Session Type: Poster Session (Monday)
Session Time: 9:00AM-11:00AM
Background/Purpose: Symptomatic knee OA is a debilitating condition that affects 14 million adults in the US. We estimated the variability of lifetime OA-related direct and productivity costs as a function of pain and structural severity at presentation to care.
Methods: We used the Osteoarthritis Policy Model, a validated computer microsimulation of knee OA, to evaluate utilization of alternative treatment modalities and lifetime medical and productivity cost for individuals diagnosed with symptomatic and radiographic OA of Kellgren-Lawrence (KL) grade 2, 3, or 4 in moderate (mean 25) or severe (mean 55 ) pain on the Western Ontario and McMaster Universities Osteoarthritis Index pain scale (0-100, 100 is worst) at the time of presentation for OA care. The combinations of three radiographic grades and two pain categories yielded 6 cohorts. To determine the age of presentation to care for each cohort we used additional model runs, coupled with the national data on incidence and structural progression of knee OA. Treatments under consideration included NSAIDs, physical therapy, braces, corticosteroid injections, tramadol, strong opioids (e.g. oxycodone, hydromorphone, hydrocodone, morphine), and total knee replacement. We followed subjects from presentation to OA care until death. Direct medical costs of knee OA treatments were derived from Redbook Online and Medicare reimbursement data. The economic burden of OA was portrayed as the time cost of lost productivity and the societal costs associated with opioid use. Treatment efficacy and opioid-related costs were derived from published literature. Costs were discounted at 3% annually.
Results: Pain severity was the key driver of lifetime time OA-attributable costs, with severe pain adding about $8,000, increasing the discounted direct medical costs by 35% compared to moderate pain across all KL levels considered (Figure). Across all six cohorts, TKR was the largest contributor to the direct medical OA-related cost. The largest contributor to indirect cost was lost work productivity due to OA. The indirect costs comprised between 30%-45% of total (direct plus indirect) OA-attributable costs, ranging from $4,000-$5,000 for those in moderate pain to $8,000-$10,000 among those in severe pain. The percent of patients using strong opioids ranged from 10% (KL 4, severe pain) to 76% (KL 2, severe pain), and the average duration of opioids use ranged from 1.9 (KL 4, severe pain) to 2.7 years (KL 2, moderate pain). The percent of patients receiving TKR ranged from 40% among those followed from diagnosis with KL 2, moderate pain to 82% among those followed from the time they had been diagnosed with KL 4, severe pain. The average age of surgery ranged from 65 to 69 years depending on symptoms and structural severity.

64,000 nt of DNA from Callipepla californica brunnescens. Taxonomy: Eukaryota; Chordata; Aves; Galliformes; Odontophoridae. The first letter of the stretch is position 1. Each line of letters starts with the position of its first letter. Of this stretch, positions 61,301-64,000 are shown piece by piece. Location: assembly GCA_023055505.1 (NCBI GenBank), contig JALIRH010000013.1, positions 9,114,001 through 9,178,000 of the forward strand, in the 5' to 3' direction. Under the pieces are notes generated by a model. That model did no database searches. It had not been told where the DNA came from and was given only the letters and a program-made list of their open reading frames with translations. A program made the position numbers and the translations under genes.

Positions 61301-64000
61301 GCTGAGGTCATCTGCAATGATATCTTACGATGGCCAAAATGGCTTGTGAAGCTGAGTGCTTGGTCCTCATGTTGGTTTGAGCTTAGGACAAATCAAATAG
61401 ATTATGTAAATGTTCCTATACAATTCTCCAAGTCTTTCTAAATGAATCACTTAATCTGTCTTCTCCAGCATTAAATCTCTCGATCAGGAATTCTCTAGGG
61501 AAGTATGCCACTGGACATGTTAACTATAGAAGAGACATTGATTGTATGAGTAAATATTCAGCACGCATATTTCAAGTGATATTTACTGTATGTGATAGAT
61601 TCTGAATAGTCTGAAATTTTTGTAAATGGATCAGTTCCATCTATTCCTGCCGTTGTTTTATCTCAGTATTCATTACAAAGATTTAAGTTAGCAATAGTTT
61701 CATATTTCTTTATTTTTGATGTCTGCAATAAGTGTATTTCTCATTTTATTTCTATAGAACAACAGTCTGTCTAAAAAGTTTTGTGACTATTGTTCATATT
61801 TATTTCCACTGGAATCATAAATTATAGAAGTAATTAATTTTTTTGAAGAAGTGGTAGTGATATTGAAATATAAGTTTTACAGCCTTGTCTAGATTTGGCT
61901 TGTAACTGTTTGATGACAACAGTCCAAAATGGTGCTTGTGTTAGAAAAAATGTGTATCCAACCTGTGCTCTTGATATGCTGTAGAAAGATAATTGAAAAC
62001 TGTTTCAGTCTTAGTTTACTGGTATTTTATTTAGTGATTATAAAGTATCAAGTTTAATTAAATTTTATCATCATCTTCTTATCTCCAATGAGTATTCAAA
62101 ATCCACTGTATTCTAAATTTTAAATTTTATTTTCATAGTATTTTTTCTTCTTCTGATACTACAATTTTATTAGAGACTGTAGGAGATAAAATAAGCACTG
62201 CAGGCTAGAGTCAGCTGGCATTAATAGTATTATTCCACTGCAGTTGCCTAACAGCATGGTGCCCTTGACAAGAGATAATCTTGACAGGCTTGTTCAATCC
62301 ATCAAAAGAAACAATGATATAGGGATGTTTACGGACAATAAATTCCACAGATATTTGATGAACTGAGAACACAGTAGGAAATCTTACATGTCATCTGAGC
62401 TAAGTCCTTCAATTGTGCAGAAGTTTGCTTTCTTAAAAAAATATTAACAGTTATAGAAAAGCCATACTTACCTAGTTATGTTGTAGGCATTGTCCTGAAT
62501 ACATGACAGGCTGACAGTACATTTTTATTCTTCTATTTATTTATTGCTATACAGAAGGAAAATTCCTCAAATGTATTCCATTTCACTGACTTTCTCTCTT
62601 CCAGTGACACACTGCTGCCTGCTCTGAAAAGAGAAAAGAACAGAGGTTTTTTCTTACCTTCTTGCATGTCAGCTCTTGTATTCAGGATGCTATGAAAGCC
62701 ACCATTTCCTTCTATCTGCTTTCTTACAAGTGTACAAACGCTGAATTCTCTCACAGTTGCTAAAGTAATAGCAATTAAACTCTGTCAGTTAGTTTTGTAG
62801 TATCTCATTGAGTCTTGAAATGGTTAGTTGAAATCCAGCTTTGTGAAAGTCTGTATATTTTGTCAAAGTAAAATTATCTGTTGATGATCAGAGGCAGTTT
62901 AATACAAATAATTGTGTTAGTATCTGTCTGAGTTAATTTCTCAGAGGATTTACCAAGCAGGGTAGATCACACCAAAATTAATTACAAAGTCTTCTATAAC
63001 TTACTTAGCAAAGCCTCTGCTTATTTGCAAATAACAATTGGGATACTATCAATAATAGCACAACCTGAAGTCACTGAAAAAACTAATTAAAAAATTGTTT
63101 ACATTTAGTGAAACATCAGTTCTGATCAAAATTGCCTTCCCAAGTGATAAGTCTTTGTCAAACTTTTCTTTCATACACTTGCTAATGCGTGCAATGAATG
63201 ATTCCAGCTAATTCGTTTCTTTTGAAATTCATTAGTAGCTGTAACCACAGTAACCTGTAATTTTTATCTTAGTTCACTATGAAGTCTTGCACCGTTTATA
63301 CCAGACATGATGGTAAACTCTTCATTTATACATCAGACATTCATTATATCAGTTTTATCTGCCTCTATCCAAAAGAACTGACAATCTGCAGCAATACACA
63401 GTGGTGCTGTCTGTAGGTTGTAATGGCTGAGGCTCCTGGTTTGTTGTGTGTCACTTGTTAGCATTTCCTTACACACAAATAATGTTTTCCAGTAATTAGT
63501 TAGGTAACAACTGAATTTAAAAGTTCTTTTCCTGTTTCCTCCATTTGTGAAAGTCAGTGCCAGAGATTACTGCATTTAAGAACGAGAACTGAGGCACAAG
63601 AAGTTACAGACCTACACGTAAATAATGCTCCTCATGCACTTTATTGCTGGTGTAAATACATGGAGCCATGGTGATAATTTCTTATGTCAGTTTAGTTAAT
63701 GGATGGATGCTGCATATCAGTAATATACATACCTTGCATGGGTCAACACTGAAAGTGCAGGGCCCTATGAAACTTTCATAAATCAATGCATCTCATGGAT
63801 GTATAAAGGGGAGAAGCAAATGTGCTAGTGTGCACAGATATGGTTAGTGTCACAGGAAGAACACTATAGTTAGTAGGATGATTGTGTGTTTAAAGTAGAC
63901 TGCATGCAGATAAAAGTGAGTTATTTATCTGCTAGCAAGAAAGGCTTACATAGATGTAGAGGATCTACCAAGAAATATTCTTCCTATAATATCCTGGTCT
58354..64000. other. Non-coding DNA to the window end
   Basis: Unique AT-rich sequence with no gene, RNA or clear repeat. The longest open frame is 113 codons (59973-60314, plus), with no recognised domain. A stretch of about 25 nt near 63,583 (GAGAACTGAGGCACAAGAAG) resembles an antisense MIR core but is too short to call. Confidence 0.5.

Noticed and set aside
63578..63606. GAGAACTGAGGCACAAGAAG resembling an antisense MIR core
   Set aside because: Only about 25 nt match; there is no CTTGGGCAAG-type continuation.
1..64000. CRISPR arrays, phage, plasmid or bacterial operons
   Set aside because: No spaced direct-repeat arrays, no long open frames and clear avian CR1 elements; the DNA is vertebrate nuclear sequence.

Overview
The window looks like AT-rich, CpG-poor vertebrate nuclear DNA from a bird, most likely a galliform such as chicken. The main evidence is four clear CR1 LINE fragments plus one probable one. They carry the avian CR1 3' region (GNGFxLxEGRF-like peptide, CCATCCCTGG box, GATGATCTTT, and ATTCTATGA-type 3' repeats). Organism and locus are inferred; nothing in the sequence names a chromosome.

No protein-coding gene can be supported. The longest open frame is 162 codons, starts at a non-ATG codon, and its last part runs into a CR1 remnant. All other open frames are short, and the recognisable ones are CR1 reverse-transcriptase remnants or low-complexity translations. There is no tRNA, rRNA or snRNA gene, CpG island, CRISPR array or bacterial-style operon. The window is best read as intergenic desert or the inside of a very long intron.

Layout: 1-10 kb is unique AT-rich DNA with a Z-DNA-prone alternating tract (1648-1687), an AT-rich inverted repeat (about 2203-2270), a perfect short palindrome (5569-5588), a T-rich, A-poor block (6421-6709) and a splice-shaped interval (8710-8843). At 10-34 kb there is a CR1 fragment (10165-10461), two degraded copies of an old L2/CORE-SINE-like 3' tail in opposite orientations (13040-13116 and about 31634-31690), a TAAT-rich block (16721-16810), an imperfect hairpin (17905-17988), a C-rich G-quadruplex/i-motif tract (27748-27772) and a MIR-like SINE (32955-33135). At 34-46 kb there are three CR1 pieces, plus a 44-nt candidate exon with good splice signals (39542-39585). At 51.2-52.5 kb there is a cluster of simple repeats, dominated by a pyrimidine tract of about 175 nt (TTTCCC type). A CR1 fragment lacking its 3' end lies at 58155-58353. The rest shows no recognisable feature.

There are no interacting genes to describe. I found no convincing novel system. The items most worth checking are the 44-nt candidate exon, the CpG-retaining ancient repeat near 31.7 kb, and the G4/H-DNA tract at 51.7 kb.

Conclusion: Pain severity at presentation had much greater impact on medical and societal costs than structural severity at presentation. Indirect medical costs comprised between 29% and 44% of total medical OA-attributable costs. These data could be used by policy makers and payers to direct resources toward pain management and optimizing productivity among knee OA patients in the workforce.
To cite this abstract in AMA style:Stanley E, Sullivan J, Huizinga J, Collins J, Katz J, Losina E. Lifetime Direct Medical and Indirect Cost of Knee Osteoarthritis: Impact of Pain and Structural Severity [abstract]. Arthritis Rheumatol. 2019; 71 (suppl 10). https://acrabstracts.org/abstract/lifetime-direct-medical-and-indirect-cost-of-knee-osteoarthritis-impact-of-pain-and-structural-severity/. Accessed October 23, 2020.
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ACR Meeting Abstracts - https://acrabstracts.org/abstract/lifetime-direct-medical-and-indirect-cost-of-knee-osteoarthritis-impact-of-pain-and-structural-severity/